Film and TV

Denver Documentary Society Hosts Its First Civil Rights Film Screening

Wade Gardner, filmmaker, founder of the Denver Documentary Society, and civil rights activist.
Wade Gardner, filmmaker, founder of the Denver Documentary Society, and civil rights activist. Sudabot
"I guess it's in my blood," says Denver Documentary Society founder and award-winning filmmaker Wade Gardner, explaining that his passion for civil rights activism stems from a movement that began before he was born. "I come from Russian descent. My grandfather was a Bolshevik who was kicked out of Russia and sent to the United States and started the Communist Party of America in California." Now Gardner uses his family's storied past as inspiration for his filmmaking and curation work. His 2017 award-winning documentary, Marvin Booker Was Murdered, spotlights the death of a homeless Black preacher at the hands of five Denver jail guards.

Gardner is still passionate about civil rights issues, and has curated five films for the Denver Documentary Society's inaugural Mile High Human & Civil Rights Film Screening at the Holiday Theater. The event begins on Friday, March 10, and continues on Saturday, March 11. And the compelling films aren't the only draw; there will also be free beer provided by Ratio Beerworks.

Gardner used his extensive list of contacts — both filmmakers and distributors — to track down and bring the five films to Denver, all of which peek into the lives of several diverse groups and prompt hard-hitting discussions about legally ending one's life, what it means to "reclaim" a last name for Black families, the indoctrination of Indian youth and more.

"I wanted to bring a special film that spoke to the Latin American and Hispanic culture we have here in Denver, so the film that opens our festival on Friday evening is called El Equipo," Gardner says. El Equipo, directed by Bernardo Ruiz, takes audiences back to 1985 and explores how the relationship between the American forensic scientists Dr. Clyde Snow and a group of Argentinian students impacted the history of forensic science and human rights.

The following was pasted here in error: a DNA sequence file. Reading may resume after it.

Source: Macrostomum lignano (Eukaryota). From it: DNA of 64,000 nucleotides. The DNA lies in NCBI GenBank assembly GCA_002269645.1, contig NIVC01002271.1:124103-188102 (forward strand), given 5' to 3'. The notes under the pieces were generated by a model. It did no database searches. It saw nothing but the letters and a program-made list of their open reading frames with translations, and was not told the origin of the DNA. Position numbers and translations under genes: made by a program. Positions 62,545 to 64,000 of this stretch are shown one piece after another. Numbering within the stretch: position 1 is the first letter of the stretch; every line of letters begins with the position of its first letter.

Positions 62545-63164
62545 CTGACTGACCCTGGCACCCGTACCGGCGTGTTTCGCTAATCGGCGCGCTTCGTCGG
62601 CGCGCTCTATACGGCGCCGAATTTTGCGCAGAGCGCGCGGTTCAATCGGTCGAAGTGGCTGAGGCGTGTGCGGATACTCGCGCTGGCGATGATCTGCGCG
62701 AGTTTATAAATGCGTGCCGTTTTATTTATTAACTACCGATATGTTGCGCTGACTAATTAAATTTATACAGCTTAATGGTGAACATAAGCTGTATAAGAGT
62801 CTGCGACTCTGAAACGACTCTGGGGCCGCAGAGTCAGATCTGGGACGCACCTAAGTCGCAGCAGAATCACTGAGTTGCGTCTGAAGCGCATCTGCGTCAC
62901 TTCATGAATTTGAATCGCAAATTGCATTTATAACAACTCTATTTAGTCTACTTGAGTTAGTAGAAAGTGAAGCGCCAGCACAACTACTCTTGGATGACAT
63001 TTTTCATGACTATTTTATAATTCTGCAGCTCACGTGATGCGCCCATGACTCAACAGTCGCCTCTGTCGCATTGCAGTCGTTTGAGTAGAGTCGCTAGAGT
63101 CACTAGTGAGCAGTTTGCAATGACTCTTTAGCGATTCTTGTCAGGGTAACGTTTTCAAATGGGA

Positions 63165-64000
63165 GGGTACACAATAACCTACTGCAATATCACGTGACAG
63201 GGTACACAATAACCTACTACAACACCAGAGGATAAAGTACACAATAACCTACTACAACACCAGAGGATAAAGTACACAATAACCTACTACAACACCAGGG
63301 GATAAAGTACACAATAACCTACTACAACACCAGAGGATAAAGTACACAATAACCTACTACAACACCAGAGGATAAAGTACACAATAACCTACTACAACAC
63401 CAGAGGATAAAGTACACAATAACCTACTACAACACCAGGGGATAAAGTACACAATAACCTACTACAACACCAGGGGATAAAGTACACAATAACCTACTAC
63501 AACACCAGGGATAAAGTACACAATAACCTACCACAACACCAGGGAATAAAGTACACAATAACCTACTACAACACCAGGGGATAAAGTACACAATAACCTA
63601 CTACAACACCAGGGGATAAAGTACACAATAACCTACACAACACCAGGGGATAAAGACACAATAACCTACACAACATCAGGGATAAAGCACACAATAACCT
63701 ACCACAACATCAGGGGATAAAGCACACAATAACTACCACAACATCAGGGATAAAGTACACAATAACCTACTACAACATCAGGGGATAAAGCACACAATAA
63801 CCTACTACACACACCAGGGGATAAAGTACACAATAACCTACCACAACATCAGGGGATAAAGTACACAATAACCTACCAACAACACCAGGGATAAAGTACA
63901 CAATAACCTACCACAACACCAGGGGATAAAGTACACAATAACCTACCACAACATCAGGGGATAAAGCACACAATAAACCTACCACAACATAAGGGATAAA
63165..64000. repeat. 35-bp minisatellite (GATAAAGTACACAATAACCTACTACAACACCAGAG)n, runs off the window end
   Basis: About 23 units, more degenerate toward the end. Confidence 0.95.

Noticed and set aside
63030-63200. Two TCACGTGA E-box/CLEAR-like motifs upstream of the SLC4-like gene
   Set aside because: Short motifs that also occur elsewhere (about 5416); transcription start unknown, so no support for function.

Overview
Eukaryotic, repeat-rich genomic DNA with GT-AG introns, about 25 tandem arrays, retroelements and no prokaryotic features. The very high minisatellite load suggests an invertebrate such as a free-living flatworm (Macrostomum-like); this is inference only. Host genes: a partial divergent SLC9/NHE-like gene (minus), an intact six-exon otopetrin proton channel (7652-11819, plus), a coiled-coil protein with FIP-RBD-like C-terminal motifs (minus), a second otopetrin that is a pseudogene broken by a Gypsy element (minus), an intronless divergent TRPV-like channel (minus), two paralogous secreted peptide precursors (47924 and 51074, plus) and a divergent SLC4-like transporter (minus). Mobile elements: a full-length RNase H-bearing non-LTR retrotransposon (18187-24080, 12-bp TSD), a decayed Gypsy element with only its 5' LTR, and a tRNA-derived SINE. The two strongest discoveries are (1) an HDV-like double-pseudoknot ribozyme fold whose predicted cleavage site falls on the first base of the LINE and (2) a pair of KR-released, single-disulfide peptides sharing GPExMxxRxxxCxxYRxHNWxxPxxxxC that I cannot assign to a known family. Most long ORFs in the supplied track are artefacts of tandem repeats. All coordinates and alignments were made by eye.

"We title [our end-of-night screenings] as having a dose of reality," Gardner adds, "so our initial dose of reality screening is Jack Has a Plan." That film details the life and death of Jack, a man diagnosed with a malignant brain tumor and pronounced terminally ill. Jack spends the time after his diagnosis making peace with his past and present, accepting his eventual death while embracing the life he has. Ultimately, Jack plans a medication-aided death, which occurs 25 years after his initial diagnosis.

Chris Metzler, producer of Jack Has a Plan, is a lifelong friend of Gardner's, and spoke to him about the film more than a year ago. "We just agreed we'd be in touch," Gardner recalls. "It worked out perfectly."

The other documentaries include 20 Days In Mariupol, directed by Mstyslav Chernov, which covers a team of Ukrainian journalists trapped in the city of Mariupol, and Little Richard: I Am Everything, a film about the Black, queer origins of rock-and-roll through the music of Richard Penniman, directed by Lisa Cortés. A collection of documentary shorts, titled "Humanity Revealed," will showcase "Parker," directed by Sharon Liese and Catherine Hoffman, which tells the story of a Black American family that chooses their own last name. Also in the collection are "Liturgy of Anti-Tank Obstacles," directed by Dmytro Sukholytkyy-Sobchuk, which follows the Ukrainian citizen resistance during the ongoing war, and "Holy Cowboys," directed by Varun Chopra, which explores Indian youth and their indoctrination as bovine vigilantes.

And this may be your only chance to see them in a cinema: None of the films Gardner chose will be shown at a commercial movie theater. "As a curator, it's important to understand bringing selections that would not screen in our community, how important it is to find and bring those relevant films that have great directors," Gardner says. "That's what I enjoy doing the most."

However, Gardner's selection of curated films are not just little-known documentaries, but works of art that spark conversation. "Most importantly, the whole idea of the Denver Documentary Society in the screening is to build awareness of the value of documentary in the community, and how the stories can engage [us]," Gardner says. "They can allow for people to get together and talk. They can allow for people to stand up and dance and sing along."

The Mile High Human & Civil Rights Film Screening starts at 6 p.m. Friday, March 10, and continues at 2:30 p.m. Saturday, March 11, at MCA Denver at the Holiday Theater, 2644 West 32nd Avenue. Tickets for each documentary screening are available on a sliding scale, starting at $12.
KEEP WESTWORD FREE... Since we started Westword, it has been defined as the free, independent voice of Denver, and we'd like to keep it that way. With local media under siege, it's more important than ever for us to rally support behind funding our local journalism. You can help by participating in our "I Support" program, allowing us to keep offering readers access to our incisive coverage of local news, food and culture with no paywalls.

Latest Stories